The West End Cultural Centre’s home is a former church located in the not-quite-gentrified Spence neighbourhood near downtown Winnipeg. The band posters lining the wall confirm the pedigree of the venue: everyone from Montreal’s Planet Smashers to Loudon Wainwright has played here. But the music of Winnipeg’s Most, a three-man native rap crew, is beyond even those eclectic boundaries.
On a recent Wednesday night, Charlie Fettah stomped around the stage, spitting tales of drugs, money and the dangerous allure of both into the microphone held tight against his lips. “The game got a funny way of pulling me back / Try to stay on the right side by making these tracks / Get away from the bad life, pushing it back / But I’m addicted to the fast life, I gotta get stacked.” Fettah and band members Jon-C and Brooklyn sported standard-issue rap gear: gold chains, tattoos, baseball caps turned sideways, oversized pants and T-shirts.
The crowd of about 200 was almost entirely native—young kids, women pushing strollers, entire families and, in particular, teenage girls in crop tops and too much makeup. They bumped to the thick, droning beats and crowded the stage, mouthing the lyrics and shrieking whenever these included the “Northside,” the poor neighbourhood in the city’s north end mythologized on the band’s first album, Northside Connection.
All rap artists worth their gold have a crew, and as the lights went up, Winnipeg’s Most went to work, frisbeeing copies of their CD into the crowd. Their mike cords tangled, the band signed baseball hats, T-shirts and just about anything else thrust at them. This was tame by comparison; at a show not long before, they’d signed chests and foreheads. Someone ripped Fettah’s shirt right off his back.
There is a great, thumping noise emanating out of Winnipeg these days, propelled by a crop of artists bent on telling tales of their rough, windswept city. The city famous for the “Winnipeg Sound” of Neil Young, the Guess Who and a more recent crop of well-regarded indie rock bands is becoming better known for its beats and rhymes than its drums and guitars. There’s another twist: almost all these artists are native.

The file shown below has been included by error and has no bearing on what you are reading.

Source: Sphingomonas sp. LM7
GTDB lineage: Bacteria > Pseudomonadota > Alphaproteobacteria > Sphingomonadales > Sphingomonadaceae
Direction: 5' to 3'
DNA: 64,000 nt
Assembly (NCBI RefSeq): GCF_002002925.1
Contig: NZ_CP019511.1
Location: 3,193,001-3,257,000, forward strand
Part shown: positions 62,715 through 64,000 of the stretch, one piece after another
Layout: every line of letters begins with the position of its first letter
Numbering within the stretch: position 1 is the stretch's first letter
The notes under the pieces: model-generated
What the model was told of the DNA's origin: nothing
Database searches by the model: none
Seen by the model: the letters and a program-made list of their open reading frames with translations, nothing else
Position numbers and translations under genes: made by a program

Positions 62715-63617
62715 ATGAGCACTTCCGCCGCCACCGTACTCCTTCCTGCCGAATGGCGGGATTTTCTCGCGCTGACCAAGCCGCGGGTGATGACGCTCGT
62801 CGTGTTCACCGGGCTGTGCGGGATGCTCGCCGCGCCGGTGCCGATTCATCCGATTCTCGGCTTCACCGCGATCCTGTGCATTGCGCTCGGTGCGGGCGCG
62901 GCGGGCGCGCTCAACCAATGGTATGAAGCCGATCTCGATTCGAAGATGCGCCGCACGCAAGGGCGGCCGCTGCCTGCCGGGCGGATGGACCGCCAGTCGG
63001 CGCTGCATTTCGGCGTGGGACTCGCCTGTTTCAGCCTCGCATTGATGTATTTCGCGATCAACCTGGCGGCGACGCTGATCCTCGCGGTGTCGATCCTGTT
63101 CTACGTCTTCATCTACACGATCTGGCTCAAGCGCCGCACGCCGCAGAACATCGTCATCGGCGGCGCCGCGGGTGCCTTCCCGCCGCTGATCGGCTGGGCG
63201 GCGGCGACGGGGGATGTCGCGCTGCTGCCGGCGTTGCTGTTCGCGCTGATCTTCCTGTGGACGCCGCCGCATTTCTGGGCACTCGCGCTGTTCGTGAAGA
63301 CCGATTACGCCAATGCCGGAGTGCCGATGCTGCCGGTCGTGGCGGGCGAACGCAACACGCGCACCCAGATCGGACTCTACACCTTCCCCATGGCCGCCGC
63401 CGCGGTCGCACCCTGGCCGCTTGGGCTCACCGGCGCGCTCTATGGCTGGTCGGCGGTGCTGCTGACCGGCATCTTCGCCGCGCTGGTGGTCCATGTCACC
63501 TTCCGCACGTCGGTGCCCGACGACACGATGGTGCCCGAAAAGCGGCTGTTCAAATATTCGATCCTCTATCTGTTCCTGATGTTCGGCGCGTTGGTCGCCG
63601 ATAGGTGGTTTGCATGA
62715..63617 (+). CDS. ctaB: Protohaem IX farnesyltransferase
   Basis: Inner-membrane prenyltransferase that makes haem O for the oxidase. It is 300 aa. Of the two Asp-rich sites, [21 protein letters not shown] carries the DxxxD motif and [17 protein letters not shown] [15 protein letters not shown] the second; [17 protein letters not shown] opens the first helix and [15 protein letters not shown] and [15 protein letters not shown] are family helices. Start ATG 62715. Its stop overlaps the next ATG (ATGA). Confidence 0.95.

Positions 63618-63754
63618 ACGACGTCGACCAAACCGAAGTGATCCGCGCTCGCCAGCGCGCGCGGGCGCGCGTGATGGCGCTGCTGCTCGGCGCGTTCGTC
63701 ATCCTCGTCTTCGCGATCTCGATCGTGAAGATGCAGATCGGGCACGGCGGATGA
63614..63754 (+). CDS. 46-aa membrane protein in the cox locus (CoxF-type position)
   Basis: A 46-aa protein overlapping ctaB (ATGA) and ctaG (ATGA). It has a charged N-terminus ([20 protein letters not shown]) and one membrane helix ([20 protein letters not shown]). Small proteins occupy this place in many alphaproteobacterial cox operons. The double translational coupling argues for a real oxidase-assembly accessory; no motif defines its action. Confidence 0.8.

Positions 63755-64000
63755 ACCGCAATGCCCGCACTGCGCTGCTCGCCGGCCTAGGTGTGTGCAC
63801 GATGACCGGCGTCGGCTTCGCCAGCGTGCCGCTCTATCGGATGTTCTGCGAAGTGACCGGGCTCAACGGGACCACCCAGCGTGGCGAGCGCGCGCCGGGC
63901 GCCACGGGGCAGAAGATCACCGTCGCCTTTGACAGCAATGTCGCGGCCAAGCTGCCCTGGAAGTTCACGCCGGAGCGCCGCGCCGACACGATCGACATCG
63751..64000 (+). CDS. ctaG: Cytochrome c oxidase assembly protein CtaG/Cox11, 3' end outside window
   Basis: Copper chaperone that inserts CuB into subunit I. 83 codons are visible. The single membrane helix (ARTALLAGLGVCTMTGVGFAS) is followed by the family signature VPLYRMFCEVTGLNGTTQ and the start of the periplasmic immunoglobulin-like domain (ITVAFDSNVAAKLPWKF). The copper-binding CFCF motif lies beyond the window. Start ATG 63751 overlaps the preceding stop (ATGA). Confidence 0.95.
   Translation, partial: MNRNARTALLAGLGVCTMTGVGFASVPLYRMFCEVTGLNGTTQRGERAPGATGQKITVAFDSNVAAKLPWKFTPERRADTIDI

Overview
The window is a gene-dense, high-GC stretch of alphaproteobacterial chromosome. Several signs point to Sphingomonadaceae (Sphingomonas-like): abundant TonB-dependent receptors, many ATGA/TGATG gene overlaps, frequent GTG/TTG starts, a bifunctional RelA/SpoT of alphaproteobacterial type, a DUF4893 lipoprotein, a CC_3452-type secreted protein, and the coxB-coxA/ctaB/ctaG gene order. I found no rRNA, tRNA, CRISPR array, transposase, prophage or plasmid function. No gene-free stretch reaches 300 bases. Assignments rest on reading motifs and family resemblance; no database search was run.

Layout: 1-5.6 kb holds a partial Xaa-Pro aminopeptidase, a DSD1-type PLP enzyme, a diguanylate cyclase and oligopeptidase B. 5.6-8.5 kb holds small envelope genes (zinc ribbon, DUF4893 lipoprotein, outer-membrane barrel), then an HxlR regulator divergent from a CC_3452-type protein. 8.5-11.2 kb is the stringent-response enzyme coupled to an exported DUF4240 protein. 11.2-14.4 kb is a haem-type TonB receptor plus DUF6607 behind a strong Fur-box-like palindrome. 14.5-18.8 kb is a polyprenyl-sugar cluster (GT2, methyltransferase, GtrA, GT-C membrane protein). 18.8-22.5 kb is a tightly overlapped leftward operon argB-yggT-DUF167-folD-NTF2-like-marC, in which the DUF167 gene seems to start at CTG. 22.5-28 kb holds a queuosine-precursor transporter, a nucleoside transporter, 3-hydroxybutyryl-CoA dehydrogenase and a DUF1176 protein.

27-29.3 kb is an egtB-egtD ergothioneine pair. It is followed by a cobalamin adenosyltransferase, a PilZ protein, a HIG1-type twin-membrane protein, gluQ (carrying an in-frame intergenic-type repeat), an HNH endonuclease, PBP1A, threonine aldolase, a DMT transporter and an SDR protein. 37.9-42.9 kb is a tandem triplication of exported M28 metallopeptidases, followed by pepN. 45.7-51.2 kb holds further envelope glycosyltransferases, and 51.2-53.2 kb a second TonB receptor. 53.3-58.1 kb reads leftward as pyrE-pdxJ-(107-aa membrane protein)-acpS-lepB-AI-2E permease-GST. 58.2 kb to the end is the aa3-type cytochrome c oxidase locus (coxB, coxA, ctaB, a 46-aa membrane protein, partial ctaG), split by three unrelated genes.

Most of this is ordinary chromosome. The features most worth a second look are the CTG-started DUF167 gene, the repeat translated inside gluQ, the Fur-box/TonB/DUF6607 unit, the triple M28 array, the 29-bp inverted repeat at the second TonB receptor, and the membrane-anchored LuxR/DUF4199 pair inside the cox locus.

Winnipeg’s Most, which recently brought home Best Group and Best CD honours from the Aboriginal People’s Choice Music Awards, has a rabidly devoted fan base. A YouTube video of the band performing its first single has been viewed nearly 440,000 times since last December. Streetz FM, the city’s all-hip-hop station, began broadcasting at about the same time; it has Winnipeg’s Most on heavy rotation, along with native rappers Drezus, Manik and Young Kidd, among others.
Not all of the city’s rappers are native. There’s the Lytics, a four-man brothers-and-a-cousin group whose self-titled EP is a breezy, hook-heavy delight–De La Soul’s Three Feet High And Rising for the parka set. And there are the souled-out breakbeats of Magnum K.I., plus the grouchy nihilism of Pip Skid.
But natives garner the most attention. Rap—specifically, gangster rap—looms large in the city’s native community, which represents about 10 per cent of Winnipeg’s population. Just as rap thrived amidst the racial strife and decrepitude of Los Angeles, Aboriginal rappers have found a muse in Winnipeg, a city with a homicide rate 143 per cent above the national average.
“People feel like there’s something against them all the time, that there’s racism, that the police treat us differently,” says Lorenzo (Leonard Sumner), a hulking rapper originally from the Little Saskatchewan reserve north of the city. “It’s almost like [L.A. gangster rap pioneers] NWA in the early ’90s. That’s Winnipeg now, and instead of black people it’s native people.”
Native rap isn’t new: War Party, the genre’s pioneers, formed in the mid-nineties. What has made it increasingly popular and marketable is the quality of the acts now coming out of the community, as well as the burgeoning promotional muscle to bring bigger shows to the city: promoter Cass Elliott recently arrived from Vancouver, and has since brought in the likes of Pharoahe Monch and the Beatnuts.
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